Australian Open 2014: Stanislas Wawrinka keeps chance of all-Swiss final against Roger Federer alive after beating Tomas Berdych
Wawrinka makes it into his first ever Grand Slam final after winning over four sets against his Czech opponent
Thursday 23 January 2014
Stanislas Wawrinka reached his first grand slam final with victory over Tomas Berdych at the Australian Open.
The 28-year-old knocked out three-time defending champion Novak Djokovic in the quarter-finals and was roared on by the majority of the Melbourne crowd to a 6-3 6-7 (1/7) 7-6 (7/3) 7-6 (7/4) win against Berdych.
Wawrinka, from Switzerland, has blossomed into a major threat late in his career under the guidance of coach Magnus Norman.
He could yet meet another Swiss-Swedish combination in the final on Sunday, with Roger Federer - under the guidance of Norman's compatriot Stefan Edberg for the first time - due to play Rafael Nadal in the second semi-final.
Wawrinka said: "It's amazing. I'm so happy to be here right now, to win that match, to make that first grand slam final. I didn't expect to make a grand slam final and tonight it's happening.
"Roger is the best player ever. He texted me last night saying how happy he was that two Swiss guys were in the semis. I told him, 'For you it's normal. For me, it's not normal'.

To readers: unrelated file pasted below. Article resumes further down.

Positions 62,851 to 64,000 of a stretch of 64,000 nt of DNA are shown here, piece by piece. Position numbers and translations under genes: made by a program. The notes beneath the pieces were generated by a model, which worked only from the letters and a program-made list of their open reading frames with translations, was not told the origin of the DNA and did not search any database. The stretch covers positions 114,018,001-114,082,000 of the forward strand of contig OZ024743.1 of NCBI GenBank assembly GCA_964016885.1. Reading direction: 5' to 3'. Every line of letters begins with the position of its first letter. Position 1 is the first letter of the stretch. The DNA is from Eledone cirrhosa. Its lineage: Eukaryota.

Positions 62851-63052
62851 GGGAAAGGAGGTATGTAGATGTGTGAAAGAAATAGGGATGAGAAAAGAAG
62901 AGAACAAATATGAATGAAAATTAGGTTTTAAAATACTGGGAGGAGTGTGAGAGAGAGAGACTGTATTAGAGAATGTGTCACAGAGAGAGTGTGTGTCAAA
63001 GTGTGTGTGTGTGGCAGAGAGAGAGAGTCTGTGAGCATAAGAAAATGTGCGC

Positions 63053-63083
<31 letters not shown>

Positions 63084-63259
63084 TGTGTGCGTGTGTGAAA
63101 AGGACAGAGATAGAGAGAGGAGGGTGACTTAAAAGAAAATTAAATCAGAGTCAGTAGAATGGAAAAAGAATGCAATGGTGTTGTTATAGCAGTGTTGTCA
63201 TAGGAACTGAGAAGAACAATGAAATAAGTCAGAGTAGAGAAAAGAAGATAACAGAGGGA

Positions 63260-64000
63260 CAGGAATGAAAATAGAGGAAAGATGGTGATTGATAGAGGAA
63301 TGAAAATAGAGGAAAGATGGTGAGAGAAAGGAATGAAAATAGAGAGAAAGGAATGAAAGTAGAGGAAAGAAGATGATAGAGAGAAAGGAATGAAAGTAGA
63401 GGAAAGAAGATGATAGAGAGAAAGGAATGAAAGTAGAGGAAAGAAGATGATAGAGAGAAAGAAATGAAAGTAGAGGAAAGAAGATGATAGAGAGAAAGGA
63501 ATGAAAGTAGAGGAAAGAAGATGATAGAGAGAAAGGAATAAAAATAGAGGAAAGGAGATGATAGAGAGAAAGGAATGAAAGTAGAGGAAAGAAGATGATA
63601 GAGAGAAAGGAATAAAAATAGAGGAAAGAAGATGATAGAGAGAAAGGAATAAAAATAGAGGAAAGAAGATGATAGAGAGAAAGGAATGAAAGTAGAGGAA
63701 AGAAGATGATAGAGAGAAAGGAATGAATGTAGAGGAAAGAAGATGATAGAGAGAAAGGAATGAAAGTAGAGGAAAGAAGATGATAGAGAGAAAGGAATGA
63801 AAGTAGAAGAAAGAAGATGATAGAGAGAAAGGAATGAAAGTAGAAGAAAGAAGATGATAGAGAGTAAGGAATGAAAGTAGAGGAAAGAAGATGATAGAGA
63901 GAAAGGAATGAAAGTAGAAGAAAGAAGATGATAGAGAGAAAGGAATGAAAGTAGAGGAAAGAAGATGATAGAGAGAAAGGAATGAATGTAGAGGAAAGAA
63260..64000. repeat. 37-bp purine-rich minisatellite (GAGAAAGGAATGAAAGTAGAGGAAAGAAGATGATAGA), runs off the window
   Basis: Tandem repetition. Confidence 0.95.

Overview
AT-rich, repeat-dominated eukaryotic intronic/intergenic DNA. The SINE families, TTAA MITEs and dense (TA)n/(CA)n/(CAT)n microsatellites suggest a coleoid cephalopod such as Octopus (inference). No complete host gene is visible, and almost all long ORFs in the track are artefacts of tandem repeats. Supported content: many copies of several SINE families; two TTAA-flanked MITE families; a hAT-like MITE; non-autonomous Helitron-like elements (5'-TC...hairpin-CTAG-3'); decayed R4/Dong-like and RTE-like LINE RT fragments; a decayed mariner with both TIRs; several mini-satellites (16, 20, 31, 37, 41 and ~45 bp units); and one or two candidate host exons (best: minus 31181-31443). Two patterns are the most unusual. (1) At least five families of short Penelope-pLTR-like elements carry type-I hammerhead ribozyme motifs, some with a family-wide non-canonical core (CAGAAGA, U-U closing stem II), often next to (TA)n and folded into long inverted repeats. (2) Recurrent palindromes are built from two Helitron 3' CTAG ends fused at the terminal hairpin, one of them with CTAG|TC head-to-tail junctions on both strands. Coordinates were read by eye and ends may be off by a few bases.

"I'm going to watch the match tomorrow on my TV maybe with some popcorn."
Thursday night's tussle was a huge match for both Wawrinka and Berdych.
Berdych's only previous grand slam final came at Wimbledon in 2010 while Wawrinka was playing in just his second semi-final after first making the last four at the US Open last year.
Wawrinka picked up where he had left off in his stunning upset of Djokovic, taking the opening set after Berdych missed a smash on the only break point.
With both men strong on serve, it was always likely to be a contest of small margins, and so it proved.
Wawrinka was the more aggressive off the ground to start with but in the second-set tie-break Berdych came alive, winning six points in a row with hitting of power and precision.
The momentum had shifted and the Czech threatened a break at 4-4 in the third set.
But Wawrinka, who had won six of his previous seven matches against Berdych, recovered from 0-30 and then saved a break point, letting out a huge yell of "Come on".
It was the first real show of positive emotion on Rod Laver Arena, and although Berdych appeared calm, he betrayed the tension in his arm with two costly double faults in the tie-break.
That left Wawrinka one set away from his maiden slam final, and he pushed for the advantage at the start of the fourth set.
Berdych stood firm to save two break points, though, and thereafter the set adopted a pattern much like the previous two, again ending in a tie-break.
Wawrinka made the perfect start, moving into a 3-0 lead, and when Berdych double-faulted again to go 4-1 behind, the writing was on the wall.
At 6-3, Wawrinka had two match points on his own serve. He double-faulted on the first but on the second Berdych's return flew long and the eighth seed was able to celebrate the greatest night of his career so far.
Tomas Berdych of the Czech Republic pictured in his semi-final defeat to Stanislas Wawrinka of Switzerland
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